Not all artifacts were created equal.

 Not all artifacts were created equal. Some have artistic, anthropological or historical significance, but often our most valued artifacts are items that are only important to you. Souvenirs, keepsakes and memorabilia. Souvenirs are markers. There are mass produced souvenirs like tiny pewter Eiffel Towers or spoons with country flags and tiny illustrations and place names on them. There are bigger souvenirs like T-shirts and hats, velvet paintings and hand carved masks and figurines. The most common, personal and valuable souvenirs are often photographs that you took yourself – they’re generally not very original – with loved ones standing in front of historical monuments or graduating, getting married, holding a new baby; or simply doing something that is typical and reminiscent of them. People create scrapbooks, photo albums, and Facebook profiles full of these. Most of our vacation photos are not valuable to anyone but us. If you are a professional or dedicated amateur photo

Psychedelia Noir

  My second short fiction collection will be coming out this spring.  Psychedelia Noir  will contain eight stories, six of which have been previously published in various venues and two that are new and exclusive to this collection. Four by seven inch, 120 page paperback books were not uncommon from the 50s through the 70s, but are seldom seen today. Weighing less than a poor person’s wallet, they can fit into a purse, the back pocket of a pair of jeans or an inside jacket pocket without making you feel like you’re carrying around a manhole cover.   Tiny paperbacks like this Harlan Ellison collection from the mid-60s were once pretty common.   If it goes over well, I hope to publish another similar volume in late 2021 or early 2022. It will contain plenty of horror, especially in the lead-off story, “The Dream Harvesters.” But there’s plenty of humour as well, in the award nominated “Nunavut Thunderfuck,” “Rated ‘L’ for Legacy,” and “The Headmaster’s Closet.” A couple of  Twilight Zone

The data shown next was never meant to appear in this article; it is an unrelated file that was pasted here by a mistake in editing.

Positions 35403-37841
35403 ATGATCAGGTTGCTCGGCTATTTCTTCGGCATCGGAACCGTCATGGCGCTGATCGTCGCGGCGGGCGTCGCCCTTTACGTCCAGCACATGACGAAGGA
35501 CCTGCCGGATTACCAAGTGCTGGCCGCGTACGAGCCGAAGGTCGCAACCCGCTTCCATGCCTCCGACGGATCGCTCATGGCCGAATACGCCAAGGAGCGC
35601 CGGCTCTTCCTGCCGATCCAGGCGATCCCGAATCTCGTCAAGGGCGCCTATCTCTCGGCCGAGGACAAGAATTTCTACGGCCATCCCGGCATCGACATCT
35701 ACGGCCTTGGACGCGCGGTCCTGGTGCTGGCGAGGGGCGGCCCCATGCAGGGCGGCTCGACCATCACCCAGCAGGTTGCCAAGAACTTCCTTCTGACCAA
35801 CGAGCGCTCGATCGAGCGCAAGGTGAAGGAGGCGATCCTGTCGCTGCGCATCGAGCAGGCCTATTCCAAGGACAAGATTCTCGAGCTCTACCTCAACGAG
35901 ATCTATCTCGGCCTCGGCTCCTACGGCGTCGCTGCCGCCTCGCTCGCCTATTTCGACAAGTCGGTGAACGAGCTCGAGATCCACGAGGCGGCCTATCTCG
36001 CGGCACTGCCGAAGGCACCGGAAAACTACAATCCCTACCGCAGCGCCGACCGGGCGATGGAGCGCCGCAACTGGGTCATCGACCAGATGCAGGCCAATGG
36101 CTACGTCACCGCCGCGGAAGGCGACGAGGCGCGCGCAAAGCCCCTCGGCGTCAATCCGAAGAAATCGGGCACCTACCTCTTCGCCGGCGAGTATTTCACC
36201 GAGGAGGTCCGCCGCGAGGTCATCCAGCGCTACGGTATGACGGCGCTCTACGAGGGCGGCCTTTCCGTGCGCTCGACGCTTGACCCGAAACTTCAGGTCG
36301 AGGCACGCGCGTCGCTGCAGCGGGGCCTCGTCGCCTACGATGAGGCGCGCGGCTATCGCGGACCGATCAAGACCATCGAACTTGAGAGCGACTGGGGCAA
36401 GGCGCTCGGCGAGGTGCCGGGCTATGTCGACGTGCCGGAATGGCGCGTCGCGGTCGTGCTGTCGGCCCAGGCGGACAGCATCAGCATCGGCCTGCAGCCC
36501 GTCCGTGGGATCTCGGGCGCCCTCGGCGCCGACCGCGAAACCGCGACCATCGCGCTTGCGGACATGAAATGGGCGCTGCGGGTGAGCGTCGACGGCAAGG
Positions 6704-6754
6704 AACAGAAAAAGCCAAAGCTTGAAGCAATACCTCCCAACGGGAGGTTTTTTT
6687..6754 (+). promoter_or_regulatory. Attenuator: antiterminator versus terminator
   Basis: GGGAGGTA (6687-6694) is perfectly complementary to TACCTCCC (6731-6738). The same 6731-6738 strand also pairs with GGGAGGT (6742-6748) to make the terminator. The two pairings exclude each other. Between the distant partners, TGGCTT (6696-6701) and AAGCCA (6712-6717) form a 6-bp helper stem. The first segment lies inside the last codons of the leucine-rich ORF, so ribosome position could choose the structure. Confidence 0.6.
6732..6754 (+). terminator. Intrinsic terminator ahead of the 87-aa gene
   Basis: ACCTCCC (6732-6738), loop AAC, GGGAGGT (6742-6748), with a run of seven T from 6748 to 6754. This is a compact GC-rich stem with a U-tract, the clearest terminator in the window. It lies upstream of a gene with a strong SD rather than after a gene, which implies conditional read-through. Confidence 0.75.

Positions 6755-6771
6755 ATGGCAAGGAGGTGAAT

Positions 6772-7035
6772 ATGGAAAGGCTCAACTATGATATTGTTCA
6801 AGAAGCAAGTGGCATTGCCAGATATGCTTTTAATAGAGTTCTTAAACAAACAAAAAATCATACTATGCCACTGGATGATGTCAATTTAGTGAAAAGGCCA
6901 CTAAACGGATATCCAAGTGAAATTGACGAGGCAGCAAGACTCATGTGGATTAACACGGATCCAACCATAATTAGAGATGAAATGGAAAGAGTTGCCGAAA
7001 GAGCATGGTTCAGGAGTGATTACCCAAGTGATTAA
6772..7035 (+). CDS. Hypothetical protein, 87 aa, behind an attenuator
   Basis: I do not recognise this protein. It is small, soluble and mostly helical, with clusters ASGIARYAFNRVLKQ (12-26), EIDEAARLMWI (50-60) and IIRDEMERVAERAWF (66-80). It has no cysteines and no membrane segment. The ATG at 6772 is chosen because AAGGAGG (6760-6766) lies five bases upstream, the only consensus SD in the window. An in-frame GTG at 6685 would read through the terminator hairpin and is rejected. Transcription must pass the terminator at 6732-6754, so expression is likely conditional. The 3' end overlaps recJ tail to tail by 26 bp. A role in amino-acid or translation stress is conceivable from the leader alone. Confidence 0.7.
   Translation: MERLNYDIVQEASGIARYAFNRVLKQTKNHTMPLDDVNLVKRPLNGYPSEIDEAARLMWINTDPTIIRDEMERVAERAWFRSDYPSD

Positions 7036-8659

Social Media as a Book Marketing Tool

I've been hearing for years that blog are dead. I reckon that this here blog is proof that ain't exactly so. It's true that subscribers round these parts are rarer than hen's teeth. After doing this for almost 11 years I haven't managed to round up a single subscriber. Figure it must be my settings. Maybe it's not possible for people to subscribe - or at least impossible unless they too have a "Blogger" site. Then again, no one has ever come to me and said, "I tried to subscribe."   So why do I carry on? It's also true that I do get a fair amount of traffic on the site. Any post that gets fewer than 20 views on the first day is a bit of a flop, and most can be counted on to amass 50 to 100 views over the course of a few days, weeks or months. Some hit 100 or 200 right out of the gate. Even without subscribers. I generally get a minimum of about 10 visitors a day even on bad days, as long as I post regularly.  I was pretty happy with this

Review of David Menear's Swallows Playing Chicken